48 hours that could condemn Berlusconi - and David Mills

He has passed laws to protect himself and his business, and blurred his interests with the nation's. But that could change. By Peter Popham in Rome

This is judgement day on one person above all: the country's Prime Minister, Silvio Berlusconi. Polling continues tomorrow, and not long after the polls close at 3pm it will become clear whether Italy's richest man wins a new mandate or loses everything: the power and prestige of high office, his monopoly control of Italian television and, conceivably, his freedom.

He's not the only one. If Mr Berlusconi, Tony Blair's closest European ally, goes down, then a large metal door could also be clanging behind his erstwhile associate, David Mills, estranged husband of the Culture Secretary, Tessa Jowell. The pair are accused of conspiring to obstruct the course of justice at a trial which has its first hearing next month.

After a month off the agenda, the affair has suddenly bounced back into the headlines with the Italian leader denouncing the prosecutors behind the case in Milan as "shameless and infamous", producing 15 folders of documents. The prosecutors say Mr Berlusconi paid Mr Mills $600,000 (£345,000) to give false testimony in an earlier trial. The Prime Minister claims the documents prove that the money came from a different person altogether: Diego Attanasio, a Neopolitan ship-owner.

Then, by a strange coincidence, in an interview with Legal Business last week, Mr Mills also announced that he had solved the mystery of the $600,000. "By sheer chance, the most extraordinary chance, last night," he said, "I discovered a piece of clinching evidence that the money came from Diego Attanasio."

The main problem with both men's claims is that Mr Attanasio adamantly denies paying the money. And his alibi is good: he was in jail at the time. But Mr Mills is equally adamant that he has found the final, exonerating piece of evidence, and has made available to the Italian media documents purporting to show the financial structure he built for Mr Attanasio. It is these documents that finally "kill the malicious corruption allegations", he has told friends. But the Milanese prosecutors pursuing the case are refusing to admit Mr Mills's documents, and the case is still set for its first committal hearing on 5 June.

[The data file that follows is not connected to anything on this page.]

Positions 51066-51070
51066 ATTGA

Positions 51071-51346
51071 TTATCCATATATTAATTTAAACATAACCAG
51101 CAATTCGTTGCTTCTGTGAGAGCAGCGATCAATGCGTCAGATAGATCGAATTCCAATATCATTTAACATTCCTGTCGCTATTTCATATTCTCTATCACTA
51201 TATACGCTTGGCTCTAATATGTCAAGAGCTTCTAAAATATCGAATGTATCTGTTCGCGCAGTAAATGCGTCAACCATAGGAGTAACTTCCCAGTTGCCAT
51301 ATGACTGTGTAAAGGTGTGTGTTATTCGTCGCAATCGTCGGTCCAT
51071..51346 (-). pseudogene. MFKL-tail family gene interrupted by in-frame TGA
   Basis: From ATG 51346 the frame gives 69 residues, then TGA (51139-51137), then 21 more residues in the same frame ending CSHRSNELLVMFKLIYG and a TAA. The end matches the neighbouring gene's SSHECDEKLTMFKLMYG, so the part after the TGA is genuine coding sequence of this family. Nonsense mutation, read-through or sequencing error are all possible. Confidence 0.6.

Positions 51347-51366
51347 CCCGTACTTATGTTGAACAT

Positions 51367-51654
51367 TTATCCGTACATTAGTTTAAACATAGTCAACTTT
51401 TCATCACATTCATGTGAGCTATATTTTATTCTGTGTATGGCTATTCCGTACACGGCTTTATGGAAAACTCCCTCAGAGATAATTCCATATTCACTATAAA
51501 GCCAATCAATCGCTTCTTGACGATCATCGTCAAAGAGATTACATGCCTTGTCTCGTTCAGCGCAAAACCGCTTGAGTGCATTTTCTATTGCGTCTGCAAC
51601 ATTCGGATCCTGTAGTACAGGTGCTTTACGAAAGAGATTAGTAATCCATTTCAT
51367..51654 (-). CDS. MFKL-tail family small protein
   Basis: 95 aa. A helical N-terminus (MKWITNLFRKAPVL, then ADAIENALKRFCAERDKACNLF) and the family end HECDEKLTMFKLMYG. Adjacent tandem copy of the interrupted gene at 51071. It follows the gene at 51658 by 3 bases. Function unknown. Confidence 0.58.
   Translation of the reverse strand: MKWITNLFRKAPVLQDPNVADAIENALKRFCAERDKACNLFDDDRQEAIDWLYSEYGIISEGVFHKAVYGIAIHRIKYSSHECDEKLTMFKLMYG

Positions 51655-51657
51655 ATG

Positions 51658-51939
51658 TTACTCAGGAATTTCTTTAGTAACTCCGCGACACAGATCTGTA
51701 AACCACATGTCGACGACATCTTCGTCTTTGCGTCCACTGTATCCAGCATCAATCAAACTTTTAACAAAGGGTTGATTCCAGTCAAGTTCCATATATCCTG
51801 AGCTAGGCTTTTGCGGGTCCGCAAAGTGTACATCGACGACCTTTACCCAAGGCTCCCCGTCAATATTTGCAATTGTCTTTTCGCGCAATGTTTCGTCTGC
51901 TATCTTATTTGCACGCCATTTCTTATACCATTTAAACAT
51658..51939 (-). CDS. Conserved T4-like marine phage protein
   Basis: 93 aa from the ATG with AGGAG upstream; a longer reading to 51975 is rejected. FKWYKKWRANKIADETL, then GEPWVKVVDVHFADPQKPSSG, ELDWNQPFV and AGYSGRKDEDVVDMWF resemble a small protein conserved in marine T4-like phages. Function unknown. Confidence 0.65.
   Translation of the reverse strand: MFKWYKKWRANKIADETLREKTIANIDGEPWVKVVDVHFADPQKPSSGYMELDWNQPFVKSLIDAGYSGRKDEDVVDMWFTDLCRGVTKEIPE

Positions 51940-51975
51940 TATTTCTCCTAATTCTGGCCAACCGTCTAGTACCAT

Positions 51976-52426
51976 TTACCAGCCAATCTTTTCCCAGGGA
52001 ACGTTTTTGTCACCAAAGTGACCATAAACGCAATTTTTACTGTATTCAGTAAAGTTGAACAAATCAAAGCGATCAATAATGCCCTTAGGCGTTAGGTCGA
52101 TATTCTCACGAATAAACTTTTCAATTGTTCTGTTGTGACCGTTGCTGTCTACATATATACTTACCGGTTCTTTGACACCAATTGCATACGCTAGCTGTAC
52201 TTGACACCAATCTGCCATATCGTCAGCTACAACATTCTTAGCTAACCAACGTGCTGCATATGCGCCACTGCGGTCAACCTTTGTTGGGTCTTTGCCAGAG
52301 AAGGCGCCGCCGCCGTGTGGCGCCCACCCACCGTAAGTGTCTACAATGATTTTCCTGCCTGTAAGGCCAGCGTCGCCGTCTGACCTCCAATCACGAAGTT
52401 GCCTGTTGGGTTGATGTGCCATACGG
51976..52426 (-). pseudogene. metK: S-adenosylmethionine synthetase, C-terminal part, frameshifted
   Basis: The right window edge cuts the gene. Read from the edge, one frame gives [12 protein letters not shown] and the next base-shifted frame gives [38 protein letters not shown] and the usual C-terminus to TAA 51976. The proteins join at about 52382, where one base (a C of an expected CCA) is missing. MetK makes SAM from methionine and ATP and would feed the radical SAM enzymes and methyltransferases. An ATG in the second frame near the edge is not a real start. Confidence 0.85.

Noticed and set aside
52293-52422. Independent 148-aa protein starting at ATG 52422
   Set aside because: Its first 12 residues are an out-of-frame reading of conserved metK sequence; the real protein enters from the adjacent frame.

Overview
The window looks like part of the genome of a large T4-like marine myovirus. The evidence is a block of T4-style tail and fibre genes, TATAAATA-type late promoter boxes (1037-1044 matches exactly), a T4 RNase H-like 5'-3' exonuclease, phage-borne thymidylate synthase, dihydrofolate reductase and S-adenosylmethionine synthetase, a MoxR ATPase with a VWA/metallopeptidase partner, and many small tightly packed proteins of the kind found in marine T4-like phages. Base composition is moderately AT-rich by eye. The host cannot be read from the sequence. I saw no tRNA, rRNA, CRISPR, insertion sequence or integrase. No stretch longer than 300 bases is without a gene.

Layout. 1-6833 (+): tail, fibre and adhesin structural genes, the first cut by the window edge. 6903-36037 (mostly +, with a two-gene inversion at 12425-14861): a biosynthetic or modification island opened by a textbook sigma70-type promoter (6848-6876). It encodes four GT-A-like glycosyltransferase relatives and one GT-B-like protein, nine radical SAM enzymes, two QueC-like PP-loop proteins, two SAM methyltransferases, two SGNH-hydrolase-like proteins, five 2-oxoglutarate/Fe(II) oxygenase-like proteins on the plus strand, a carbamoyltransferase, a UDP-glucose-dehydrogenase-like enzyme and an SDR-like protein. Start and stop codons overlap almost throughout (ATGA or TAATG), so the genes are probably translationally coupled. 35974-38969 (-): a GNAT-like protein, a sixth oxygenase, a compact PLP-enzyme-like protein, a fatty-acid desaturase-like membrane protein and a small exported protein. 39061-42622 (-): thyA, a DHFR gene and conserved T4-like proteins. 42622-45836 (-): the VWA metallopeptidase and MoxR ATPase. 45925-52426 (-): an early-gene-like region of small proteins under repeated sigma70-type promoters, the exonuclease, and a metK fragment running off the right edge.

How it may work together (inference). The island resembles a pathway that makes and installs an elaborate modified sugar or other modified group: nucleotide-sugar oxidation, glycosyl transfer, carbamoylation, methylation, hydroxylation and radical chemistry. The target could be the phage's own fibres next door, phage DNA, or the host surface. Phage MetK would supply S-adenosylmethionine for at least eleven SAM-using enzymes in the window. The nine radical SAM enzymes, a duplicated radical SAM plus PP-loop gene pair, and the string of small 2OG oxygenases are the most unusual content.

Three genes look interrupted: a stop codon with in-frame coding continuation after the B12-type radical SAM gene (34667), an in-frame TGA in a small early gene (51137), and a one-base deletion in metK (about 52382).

By then Mr Berlusconi will either be in power, or deep trouble.

If he wins, he will consolidate his power and move to protect himself permanently from the law. He has vowed to break the magistrates who have been on his tail for more than a decade. Italy's justice system is overloaded, underfunded and beset by a bureaucratic culture, all of which make it hard for the common citizen to get speedy justice.

But it has a prosecuting system that enjoys freedom from political control, and a feisty sense of the importance of its independence. A top priority for Mr Berlusconi, if he gets back, will be to castrate those turbulent prosecutors.

One of the reasons he has done so little to enact meaningful reform in Italy over the past five years is that he has devoted most of his political energy to getting laws passed to protect himself: to allow trials to be transferred to more indulgent judiciaries; to give himself immunity from prosecution, to protect his media empire from assault on the grounds of its being a monopoly, and to forestall "conflict of interest" attacks on his position as media tycoon and Prime Minister.

He has passed these ad personam laws without betraying any sense that he was making indecent use of parliament: for Silvio Berlusconi, l'état, c'est moi.

As his violent rhetoric of recent days makes clear, he is no longer capable of seeing any difference between his own interests and those of the nation. Anyone (like Milan's prosecutors) who is against him is a subversive against Italy. "Berlusconi," wrote one former editor, "seems devoted to the task of making the entire nation part of his clan." He still makes foreigners laugh, but these are some of the reasons why nowadays he makes many Italians gag with fright.

If he loses, however, his choices will be far more limited. He has made it clear he has no intention of going into exile or dropping out of politics. If Forza Italia is once again the predominant party on the centre-right, as is almost certain, he will insist on being leader of the opposition, and will not give the new government a moment's rest.